New law will help victims of domestic abuse

A new law will come into effect later this year in a bid to criminalise the patterns of coercive, controlling and psychologically abusive behaviour which often lies at the heart of domestic abuse cases.

The Home Secretary, Teresa May believes the new ‘coercive and controlling behaviour offence’ is a significant step in protecting people who suffer from domestic abuse.  It aims to help victims by making sustained patterns of behaviour that stop short of actual physical violence but amount to extreme psychological and emotional abuse a criminal offence. The maximum penalty for committing this offence will be five years imprisonment and a fine.

Why is the new law so significant?

Last year a government report on whether the law on domestic abuse needed to be strengthened revealed that 85 per cent of respondents agreed the law does not currently provide sufficient protection to victims.  55 per cent said that a new offence was needed to strengthen and clarify the law on coercive and controlling behaviour and intimate relationships.

What is coercive or controlling behaviour?

Victims of coercive control can have every aspect of life controlled by their partner, often being subject to daily intimidation and humiliation

Examples of coercive and controlling behaviour could include the abuser preventing their victim from having friendships or hobbies, refusing them access to money and determining minute aspects of their everyday life, such as when they are allowed to eat, sleep and even go to the toilet.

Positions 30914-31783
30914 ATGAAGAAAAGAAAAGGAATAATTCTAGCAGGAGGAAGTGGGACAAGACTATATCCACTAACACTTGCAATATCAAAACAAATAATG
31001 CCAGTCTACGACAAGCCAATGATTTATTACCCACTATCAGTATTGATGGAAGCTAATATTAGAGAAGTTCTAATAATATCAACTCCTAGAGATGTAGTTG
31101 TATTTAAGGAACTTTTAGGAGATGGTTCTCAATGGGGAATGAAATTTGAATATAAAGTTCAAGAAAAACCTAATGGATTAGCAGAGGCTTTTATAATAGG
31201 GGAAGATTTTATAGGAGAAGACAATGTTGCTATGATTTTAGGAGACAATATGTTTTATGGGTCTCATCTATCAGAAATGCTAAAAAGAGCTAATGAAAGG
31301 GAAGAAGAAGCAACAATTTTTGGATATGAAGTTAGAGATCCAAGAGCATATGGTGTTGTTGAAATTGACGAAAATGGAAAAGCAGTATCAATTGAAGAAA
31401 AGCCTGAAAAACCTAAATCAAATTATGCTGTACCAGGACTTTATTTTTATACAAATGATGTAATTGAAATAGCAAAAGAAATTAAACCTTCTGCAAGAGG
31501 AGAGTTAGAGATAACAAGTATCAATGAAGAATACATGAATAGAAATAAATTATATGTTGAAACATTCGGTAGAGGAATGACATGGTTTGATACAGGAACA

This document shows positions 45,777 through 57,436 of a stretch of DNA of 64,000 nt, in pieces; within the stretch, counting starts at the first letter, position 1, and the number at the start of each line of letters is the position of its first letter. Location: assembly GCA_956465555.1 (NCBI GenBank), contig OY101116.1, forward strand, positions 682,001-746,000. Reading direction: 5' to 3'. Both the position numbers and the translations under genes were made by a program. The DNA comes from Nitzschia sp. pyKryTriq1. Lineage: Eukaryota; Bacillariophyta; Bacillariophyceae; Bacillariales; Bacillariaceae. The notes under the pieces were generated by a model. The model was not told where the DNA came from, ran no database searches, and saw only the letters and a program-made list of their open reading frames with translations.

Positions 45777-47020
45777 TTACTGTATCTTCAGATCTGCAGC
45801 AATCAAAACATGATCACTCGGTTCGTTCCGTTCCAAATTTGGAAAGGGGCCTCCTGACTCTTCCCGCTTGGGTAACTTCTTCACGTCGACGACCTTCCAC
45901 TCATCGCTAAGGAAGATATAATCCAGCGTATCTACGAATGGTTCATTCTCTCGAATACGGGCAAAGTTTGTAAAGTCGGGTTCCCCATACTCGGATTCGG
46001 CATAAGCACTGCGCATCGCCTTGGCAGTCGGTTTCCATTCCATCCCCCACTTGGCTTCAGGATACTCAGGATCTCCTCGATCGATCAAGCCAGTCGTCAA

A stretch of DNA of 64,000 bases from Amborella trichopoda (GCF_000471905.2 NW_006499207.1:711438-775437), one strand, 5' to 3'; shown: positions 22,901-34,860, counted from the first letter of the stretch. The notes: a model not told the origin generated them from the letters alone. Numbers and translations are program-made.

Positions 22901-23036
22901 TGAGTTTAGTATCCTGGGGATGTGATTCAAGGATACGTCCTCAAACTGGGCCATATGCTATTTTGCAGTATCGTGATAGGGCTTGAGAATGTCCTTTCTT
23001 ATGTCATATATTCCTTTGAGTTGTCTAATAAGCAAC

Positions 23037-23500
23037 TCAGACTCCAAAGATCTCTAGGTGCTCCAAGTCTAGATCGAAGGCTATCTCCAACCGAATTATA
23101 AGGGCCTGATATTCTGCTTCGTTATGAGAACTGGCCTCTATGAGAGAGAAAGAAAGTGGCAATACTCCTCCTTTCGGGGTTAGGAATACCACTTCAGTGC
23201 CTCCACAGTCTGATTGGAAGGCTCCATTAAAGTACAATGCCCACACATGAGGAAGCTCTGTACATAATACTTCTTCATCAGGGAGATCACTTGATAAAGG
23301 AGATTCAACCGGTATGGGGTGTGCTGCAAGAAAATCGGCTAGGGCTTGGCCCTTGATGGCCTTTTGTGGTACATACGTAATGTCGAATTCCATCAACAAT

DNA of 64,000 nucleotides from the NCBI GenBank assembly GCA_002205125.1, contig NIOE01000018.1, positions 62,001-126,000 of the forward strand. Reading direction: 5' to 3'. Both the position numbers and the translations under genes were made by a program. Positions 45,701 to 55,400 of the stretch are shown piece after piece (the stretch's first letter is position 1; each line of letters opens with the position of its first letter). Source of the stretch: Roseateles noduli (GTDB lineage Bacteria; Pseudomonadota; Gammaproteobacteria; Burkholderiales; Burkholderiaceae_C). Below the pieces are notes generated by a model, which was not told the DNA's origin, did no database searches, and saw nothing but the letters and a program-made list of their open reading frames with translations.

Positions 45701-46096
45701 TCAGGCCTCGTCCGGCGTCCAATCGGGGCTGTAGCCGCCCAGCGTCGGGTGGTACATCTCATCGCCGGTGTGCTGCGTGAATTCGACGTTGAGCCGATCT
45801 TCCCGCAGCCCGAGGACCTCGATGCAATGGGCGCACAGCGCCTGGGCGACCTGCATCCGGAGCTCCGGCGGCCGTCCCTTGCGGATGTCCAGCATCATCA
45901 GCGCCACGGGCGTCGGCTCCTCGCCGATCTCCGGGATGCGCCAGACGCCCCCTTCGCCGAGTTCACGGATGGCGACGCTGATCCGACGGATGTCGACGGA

The definition will also include so-called ‘honour’ attacks, female genital mutilation and forced marriage, and makes it clear that victims are not confined to one gender.

What do you do if you feel you are a victim?

Officials say there are a number of ways that the testimony of victims could be supported by documentary evidence, such as threatening emails and text messages, and bank statements that show the perpetrator has sought to control a victim financially.

If you have suffered some form of domestic abuse it is essential that you contact a legal representative as soon as possible. A lawyer can help you to file an injunction to prevent your partner making contact with you, or from coming within a certain distance of your home and your children. They will also advise you on how to gather evidence.

It is yet to be seen how this law will be implemented and whether it will provide a key culture change but it is a step forward in allowing victims greater protection from the police and courts. Access to Legal Aid could also be improved so more people can get the expert legal advice they need without the worry of escalating costs.

To discover more about how WHN’s dedicated team of solicitors can help you with your ordeal, call:


  • David McCraith at our Accrington office on 01254 236221
  • Tanya Magell and Karen Reid at our Blackburn office on 01254 272640
  • Kate Allsop, Emma Pike and Mark Taylor at our Bury office on 0161 761 4611
  • David Connor and Louise Daniel at our Rawtenstall office on 01706 225621